Two women practice pilates in a studioShare on Pinterest
Melanie DeFazio/Stocksy United

Migraine and headache are terms that are sometimes used interchangeably, but they’re not the same. Migraine is a chronic, neurological disorder, and headaches are only one of several symptoms.

If you’re living with migraine, you may have experienced migraine after exercise, or it’s possible you even found some relief from symptoms after you got moving.

Exercise is generally recommended for all people with migraine. It’s been shown to decrease the frequency of attacks, as well as reduce stress and poor sleep, both of which are migraine triggers, according to the American Migraine Foundation (AMF).

If you’re researching ways to stay fit while living with migraine, you may have heard about Pilates.

Pilates is a form of low impact exercise focused on mindful movement. It’s generally suitable for all ages and abilities.

Joseph Pilates developed this exercise method in the 1920s to provide rehabilitation to soldiers returning from war. Originally called “contrology,” Pilates aims to coordinate the body, mind, and spirit with an emphasis on:

  • breath
  • spinal alignment
  • core strength

You can practice Pilates individually or in a group. Some exercises require nothing more than a floor mat, while others use specialized equipment.

A good Pilates instructor will guide you through exercises that are appropriate for your level and allow you to build skills at your own pace.

Pilates practice can help improve:

  • posture
  • joint mobility
  • muscle tone
  • balance
  • overall strength
  • flexibility

It may also relieve tension and stress, as well as reduce pain and disability.

As is the case with trying any new fitness activity, you should check with your doctor first if you have a medical condition.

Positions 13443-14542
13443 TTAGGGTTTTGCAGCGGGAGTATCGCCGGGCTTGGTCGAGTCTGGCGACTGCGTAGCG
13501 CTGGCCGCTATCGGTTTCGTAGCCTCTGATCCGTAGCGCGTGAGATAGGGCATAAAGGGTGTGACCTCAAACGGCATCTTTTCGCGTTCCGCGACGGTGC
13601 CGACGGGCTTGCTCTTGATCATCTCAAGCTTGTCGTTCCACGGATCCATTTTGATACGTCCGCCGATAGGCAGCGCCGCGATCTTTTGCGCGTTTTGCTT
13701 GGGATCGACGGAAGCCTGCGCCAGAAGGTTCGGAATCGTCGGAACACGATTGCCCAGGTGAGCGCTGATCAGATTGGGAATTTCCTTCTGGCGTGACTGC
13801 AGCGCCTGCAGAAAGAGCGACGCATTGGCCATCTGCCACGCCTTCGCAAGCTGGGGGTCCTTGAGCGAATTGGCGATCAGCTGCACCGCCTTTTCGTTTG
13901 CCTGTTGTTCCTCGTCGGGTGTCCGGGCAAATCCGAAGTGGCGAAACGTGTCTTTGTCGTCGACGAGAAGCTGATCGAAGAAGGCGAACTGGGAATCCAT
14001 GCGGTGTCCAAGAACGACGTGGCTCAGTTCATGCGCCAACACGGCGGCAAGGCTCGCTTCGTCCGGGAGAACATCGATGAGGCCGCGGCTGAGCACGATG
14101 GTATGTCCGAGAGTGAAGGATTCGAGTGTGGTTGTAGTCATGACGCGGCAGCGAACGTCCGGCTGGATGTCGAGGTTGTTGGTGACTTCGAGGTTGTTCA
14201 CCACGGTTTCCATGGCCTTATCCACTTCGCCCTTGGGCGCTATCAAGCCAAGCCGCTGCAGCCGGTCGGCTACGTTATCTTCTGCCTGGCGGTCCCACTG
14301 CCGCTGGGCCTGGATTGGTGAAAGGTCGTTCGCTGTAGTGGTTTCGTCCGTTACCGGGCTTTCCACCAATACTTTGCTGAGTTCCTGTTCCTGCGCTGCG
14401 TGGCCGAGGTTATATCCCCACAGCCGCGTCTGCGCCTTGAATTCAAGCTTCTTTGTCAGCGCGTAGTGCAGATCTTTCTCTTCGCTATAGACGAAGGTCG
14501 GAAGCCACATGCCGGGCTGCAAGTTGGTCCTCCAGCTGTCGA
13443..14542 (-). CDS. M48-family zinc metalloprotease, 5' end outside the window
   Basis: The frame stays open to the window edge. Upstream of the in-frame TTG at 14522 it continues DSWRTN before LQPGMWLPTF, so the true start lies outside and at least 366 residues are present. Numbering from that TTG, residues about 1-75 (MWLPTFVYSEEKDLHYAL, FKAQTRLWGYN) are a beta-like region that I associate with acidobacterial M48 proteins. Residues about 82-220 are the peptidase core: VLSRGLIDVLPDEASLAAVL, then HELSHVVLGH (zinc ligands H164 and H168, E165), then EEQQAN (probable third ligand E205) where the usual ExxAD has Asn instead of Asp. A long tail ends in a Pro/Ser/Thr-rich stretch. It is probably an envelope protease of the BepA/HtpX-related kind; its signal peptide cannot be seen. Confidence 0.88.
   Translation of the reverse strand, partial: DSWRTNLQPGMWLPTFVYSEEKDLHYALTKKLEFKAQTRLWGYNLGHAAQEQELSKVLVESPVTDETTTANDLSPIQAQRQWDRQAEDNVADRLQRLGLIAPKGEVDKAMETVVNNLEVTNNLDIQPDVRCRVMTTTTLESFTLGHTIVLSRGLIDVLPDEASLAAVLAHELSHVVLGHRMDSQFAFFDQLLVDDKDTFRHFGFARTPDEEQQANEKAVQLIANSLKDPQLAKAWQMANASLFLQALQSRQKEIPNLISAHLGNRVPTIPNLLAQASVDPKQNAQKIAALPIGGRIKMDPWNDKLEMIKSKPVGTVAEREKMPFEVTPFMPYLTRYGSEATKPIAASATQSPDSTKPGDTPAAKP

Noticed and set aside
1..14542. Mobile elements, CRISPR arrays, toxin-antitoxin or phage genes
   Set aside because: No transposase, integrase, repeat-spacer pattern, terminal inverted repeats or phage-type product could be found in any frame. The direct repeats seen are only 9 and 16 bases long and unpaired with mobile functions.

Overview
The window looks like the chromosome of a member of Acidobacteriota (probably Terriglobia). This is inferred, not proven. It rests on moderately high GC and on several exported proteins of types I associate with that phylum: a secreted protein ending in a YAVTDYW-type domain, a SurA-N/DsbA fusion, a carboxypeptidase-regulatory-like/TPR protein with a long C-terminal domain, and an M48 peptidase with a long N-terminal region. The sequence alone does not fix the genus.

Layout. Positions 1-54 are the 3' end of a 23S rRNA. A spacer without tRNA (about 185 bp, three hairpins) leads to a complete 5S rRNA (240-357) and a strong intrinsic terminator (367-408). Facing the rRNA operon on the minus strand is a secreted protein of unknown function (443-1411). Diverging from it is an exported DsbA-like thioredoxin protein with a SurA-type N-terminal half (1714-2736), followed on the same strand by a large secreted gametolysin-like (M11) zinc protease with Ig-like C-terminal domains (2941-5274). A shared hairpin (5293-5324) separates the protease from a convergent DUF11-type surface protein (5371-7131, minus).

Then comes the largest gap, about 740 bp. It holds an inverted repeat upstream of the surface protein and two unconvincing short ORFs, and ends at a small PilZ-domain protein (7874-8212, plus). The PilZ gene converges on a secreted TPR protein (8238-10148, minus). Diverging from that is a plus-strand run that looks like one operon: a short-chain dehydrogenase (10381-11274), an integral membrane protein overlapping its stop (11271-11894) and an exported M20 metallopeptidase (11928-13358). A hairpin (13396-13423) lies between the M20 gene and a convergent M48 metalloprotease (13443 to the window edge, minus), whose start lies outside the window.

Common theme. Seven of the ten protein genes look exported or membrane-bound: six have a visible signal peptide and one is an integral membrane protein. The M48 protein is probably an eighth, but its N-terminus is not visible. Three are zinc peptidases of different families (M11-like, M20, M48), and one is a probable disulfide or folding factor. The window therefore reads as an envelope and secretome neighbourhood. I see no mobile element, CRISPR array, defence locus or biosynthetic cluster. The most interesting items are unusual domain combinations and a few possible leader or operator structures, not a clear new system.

More research needs to be done to understand the effects of Pilates on migraine.

Cardiovascular exercises that elevate your heart rate, such as jogging, cycling, and swimming, are recommended to help improve migraine symptoms. Pilates doesn’t always raise your heart rate in the same way, since it’s more focused on building strength and flexibility.

However, Pilates may still benefit people experiencing migraine symptoms.

Neck and back pain relief

Pilates may help relieve chronic back and neck pain. Though migraine attacks are neurological in origin and often caused by changes in hormone levels, some people with migraine report that back and neck pain increase their migraine symptoms.

A 2019 review of studies found a link between lower back pain and headache disorders. The researchers looked at 14 studies that examined several types of headaches, including migraine and tension headache. Lower back pain was consistently more common among people with headache disorders than those without.

If you have back pain, you should check with your doctor before trying Pilates or any new type of exercise. It’s important to be aware of the causes and limitations, if any, of your particular condition.

However, if your back pain is the result of weak abdominal muscles, Pilates may help strengthen your core and potentially reduce symptoms that are related to back pain.